The Classical Greek period is explored with an emphasis on Modern English words which originated during this period of Greek history.
Mycenaean Greek writing disappears during the Greek Dark Age, but the Greeks encounter the Phoenicians and adopt their alphabet. The Greek alphabet results in the spread of literacy. Modern English words from this period of Greek history are examined.
The first Greek and Hittite civilizations emerge from Indo-European tribes in the eastern Mediterranean. The Greeks adopt an early form of writing and fight the Trojans. An alphabet allows the ancient history of the Greeks to be recorded in the Iliad and the Odyssey.
We look at the emergence of the Usatovo culture which spoke an Indo-European dialect believed to be the ancient ancestor of the Germanic languages – including English. We also look at the later migrations of the Indo-European tribes throughout Europe and Central Asia.
Kevin Stroud updates listeners regarding the podcast and the website for the podcast. Kevin also answers some questions posed by listeners.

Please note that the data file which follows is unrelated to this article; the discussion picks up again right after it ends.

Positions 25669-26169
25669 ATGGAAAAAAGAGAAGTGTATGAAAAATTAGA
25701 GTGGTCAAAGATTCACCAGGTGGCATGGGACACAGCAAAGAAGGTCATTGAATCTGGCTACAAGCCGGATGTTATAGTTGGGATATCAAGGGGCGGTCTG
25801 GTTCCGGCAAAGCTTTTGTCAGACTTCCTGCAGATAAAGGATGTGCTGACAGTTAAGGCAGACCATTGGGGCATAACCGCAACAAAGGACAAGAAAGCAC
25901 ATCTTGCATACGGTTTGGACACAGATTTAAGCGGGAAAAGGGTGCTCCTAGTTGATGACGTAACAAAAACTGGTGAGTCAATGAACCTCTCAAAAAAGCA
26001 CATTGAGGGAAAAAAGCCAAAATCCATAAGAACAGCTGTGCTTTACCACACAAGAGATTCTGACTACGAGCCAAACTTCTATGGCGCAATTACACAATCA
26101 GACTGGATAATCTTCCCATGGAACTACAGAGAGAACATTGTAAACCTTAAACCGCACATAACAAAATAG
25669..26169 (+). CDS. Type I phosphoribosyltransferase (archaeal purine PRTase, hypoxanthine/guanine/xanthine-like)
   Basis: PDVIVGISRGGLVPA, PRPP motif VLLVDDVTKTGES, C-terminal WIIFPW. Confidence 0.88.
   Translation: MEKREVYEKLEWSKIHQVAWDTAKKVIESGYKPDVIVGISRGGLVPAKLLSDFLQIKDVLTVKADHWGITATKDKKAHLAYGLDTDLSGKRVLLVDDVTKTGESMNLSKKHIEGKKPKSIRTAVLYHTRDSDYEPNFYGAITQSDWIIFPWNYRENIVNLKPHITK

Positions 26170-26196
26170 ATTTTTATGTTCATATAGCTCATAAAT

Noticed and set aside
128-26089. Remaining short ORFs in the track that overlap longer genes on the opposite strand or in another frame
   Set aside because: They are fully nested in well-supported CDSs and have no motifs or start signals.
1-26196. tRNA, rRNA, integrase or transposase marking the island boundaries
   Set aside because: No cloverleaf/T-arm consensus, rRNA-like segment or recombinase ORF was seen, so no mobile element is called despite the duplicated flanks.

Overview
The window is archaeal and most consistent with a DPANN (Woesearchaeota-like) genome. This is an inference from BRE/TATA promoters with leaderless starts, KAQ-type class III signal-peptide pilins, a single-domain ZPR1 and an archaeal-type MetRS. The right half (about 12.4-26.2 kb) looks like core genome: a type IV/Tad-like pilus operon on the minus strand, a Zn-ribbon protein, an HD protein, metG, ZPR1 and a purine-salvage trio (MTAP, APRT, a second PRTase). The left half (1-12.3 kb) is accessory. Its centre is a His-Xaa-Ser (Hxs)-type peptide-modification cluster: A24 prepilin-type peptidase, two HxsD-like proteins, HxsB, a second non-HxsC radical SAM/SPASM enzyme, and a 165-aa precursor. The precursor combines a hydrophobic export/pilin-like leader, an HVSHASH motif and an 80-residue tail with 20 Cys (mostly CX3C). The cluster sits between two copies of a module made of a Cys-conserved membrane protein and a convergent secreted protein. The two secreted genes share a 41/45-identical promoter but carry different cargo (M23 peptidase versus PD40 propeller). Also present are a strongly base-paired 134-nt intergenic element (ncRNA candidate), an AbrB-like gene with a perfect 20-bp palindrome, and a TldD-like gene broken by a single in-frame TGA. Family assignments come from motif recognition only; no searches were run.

The emergence of the first Indo-Europeans and the early migrations of these steppe herders is examined. The specific advantages favoring the expansion of these people is explored in detail.
The evidence is examined to determine when and where the original Indo-Europeans lived. Based upon this evidence, the probable identity of the first Indo-Europeans is revealed.
The grammar of the original Indo-European language is compared to Modern English. We explore the word endings called ‘inflexions’ which were a prominent feature of the original Indo-European language.
We complete our review Indo-European words which have impacted modern English. Social terms are explored to provide an insight into Indo-European society and culture.
A look at words used by the original Indo-Europeans and the clues such words provide to the identity of the first Indo-Europeans. The etymology of modern English words is explored in relation to the original Indo-European words.